There has been a lot in the press recently about celebrity endorsement and the new transparency rules for Twitter. With a recent story in PR Week also revealing that just 16% of 23-25 year olds feel influenced by celebrity endorsement, why do we PRs bother?
Celebrity endorsement can play an effective role in many consumer PR strategies. Consumer media are, and will likely continue to be, celebrity obsessed … and so are their readers. Admit it, you love a sneaky peak at the gossip magazines to find out what your favourite Kate has been up to, be it Price, Moss or Middleton.
The point is, celebrity and showbiz pages have a huge readership and for a brand to be mentioned on those pages can be highly impactful. The only way for brands to get a look in though is to team up with a celebrity. Teaming up with a celeb is all about brand synergy – identifying someone who embodies your product or brand and therefore adding credibility.
The challenge is recruiting a relevant celebrity ambassador to channel our message meaningfully and directly to the target audience, and who fits into the following criteria:
So who has done it well? L’Oreal with Cheryl Cole: the company reported a huge spike in red hair dye sales after Cheryl famously dyed her lovely long locks. As one of the biggest household names in the UK, she is in high demand. Media aren’t just interested in her hair however. Every aspect of her private life is documented in the press and most showbiz journalists would sell their left arm (and in some cases their Nan) to get an interview with her. What is clever though is Cheryl created a whole new style trend, giving L’Oreal a discussion topic which didn’t involve cheating husbands or tropical diseases. This meant that the brand could communicate their message effectively whilst still being relevant to the publication and its readers. In summary, she was worth it (sorry).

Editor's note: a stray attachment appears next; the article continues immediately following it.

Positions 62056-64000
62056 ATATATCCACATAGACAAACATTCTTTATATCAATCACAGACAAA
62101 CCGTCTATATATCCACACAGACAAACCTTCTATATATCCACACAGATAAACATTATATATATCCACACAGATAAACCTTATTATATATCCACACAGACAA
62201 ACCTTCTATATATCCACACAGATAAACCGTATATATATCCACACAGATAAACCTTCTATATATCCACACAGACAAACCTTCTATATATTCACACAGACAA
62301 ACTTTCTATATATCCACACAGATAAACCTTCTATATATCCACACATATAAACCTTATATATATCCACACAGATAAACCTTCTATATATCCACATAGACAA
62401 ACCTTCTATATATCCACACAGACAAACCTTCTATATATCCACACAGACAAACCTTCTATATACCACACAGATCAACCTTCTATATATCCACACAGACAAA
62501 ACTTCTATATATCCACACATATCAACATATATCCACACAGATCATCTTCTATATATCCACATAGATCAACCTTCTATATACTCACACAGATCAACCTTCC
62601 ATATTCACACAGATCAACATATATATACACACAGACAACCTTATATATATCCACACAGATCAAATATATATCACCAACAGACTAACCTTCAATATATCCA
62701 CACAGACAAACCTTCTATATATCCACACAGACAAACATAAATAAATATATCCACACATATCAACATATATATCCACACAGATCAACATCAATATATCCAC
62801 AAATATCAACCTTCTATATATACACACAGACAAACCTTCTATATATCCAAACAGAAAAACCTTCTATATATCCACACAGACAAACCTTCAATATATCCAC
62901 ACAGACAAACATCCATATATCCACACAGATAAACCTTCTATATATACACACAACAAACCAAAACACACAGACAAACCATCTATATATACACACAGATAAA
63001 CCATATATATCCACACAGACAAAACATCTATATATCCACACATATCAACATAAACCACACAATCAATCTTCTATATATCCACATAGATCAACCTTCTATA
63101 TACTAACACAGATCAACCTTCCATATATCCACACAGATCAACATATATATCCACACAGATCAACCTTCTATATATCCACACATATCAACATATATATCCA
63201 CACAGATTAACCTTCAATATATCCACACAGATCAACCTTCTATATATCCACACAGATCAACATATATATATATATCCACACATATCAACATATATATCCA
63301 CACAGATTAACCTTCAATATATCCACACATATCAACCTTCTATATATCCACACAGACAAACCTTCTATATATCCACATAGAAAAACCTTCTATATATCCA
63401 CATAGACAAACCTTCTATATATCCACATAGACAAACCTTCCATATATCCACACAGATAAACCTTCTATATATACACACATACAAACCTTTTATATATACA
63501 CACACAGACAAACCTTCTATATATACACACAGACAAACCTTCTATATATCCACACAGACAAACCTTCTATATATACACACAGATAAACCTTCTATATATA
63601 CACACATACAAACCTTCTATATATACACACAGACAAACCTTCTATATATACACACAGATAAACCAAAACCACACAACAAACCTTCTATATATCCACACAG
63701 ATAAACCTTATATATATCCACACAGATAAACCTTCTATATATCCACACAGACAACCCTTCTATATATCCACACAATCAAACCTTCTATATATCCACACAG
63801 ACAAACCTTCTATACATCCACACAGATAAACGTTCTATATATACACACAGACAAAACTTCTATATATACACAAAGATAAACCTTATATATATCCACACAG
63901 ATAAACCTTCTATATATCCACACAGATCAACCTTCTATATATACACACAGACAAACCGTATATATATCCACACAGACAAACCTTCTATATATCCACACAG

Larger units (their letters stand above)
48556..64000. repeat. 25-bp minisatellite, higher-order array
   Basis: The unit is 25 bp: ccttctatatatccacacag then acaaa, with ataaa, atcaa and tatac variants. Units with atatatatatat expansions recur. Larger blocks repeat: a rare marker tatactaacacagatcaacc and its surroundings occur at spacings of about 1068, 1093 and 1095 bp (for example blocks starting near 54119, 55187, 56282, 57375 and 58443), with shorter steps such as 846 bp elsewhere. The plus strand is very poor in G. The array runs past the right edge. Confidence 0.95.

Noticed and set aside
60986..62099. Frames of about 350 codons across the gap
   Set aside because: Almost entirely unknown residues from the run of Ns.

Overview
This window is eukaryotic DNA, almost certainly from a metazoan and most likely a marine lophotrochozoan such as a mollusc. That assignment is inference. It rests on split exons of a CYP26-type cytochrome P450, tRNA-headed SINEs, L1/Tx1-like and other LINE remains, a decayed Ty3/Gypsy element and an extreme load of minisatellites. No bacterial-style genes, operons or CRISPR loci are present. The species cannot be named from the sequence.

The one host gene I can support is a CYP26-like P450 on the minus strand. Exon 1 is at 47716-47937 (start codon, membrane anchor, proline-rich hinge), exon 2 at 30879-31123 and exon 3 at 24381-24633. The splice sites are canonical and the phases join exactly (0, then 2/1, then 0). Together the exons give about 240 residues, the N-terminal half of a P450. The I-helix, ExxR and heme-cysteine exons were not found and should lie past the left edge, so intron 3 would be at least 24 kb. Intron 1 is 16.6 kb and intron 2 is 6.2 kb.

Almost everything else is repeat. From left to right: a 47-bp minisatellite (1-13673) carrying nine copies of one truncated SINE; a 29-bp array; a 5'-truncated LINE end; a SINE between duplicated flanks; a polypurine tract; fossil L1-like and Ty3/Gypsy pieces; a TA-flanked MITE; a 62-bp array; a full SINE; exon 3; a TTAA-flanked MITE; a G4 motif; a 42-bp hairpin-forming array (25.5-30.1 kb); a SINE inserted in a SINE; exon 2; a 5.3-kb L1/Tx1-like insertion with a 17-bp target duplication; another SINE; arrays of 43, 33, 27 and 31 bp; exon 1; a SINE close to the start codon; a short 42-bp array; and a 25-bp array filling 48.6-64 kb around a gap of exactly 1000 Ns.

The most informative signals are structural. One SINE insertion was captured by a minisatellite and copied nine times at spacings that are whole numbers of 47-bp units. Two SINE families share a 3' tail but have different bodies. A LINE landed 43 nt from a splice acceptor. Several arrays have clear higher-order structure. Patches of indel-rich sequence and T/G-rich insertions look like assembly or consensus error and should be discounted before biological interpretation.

And who hasn’t done it so well? Costa Coffee with Peter Andre. Peter is known to be a coffee lover so teaming up with a coffee brand makes sense. However, he is regularly papped coming out of Starbucks and makes no secret that he loves their coffee. So a rival brand paying him to like their coffee instead doesn’t really work. It got worse when Costa and his management asked all media who were attending the launch event to sign a contract, restricting them from asking Peter questions about his private life and only allowing questions about coffee. Now, why would a showbiz writer want to write about coffee and nothing else? It’s no wonder the 3am girls got a bit narked… well more than a bit. They published a copy of the “ridiculous” contract and made a mockery of the entire partnership. I’m not convinced it helped Costa sell much coffee either.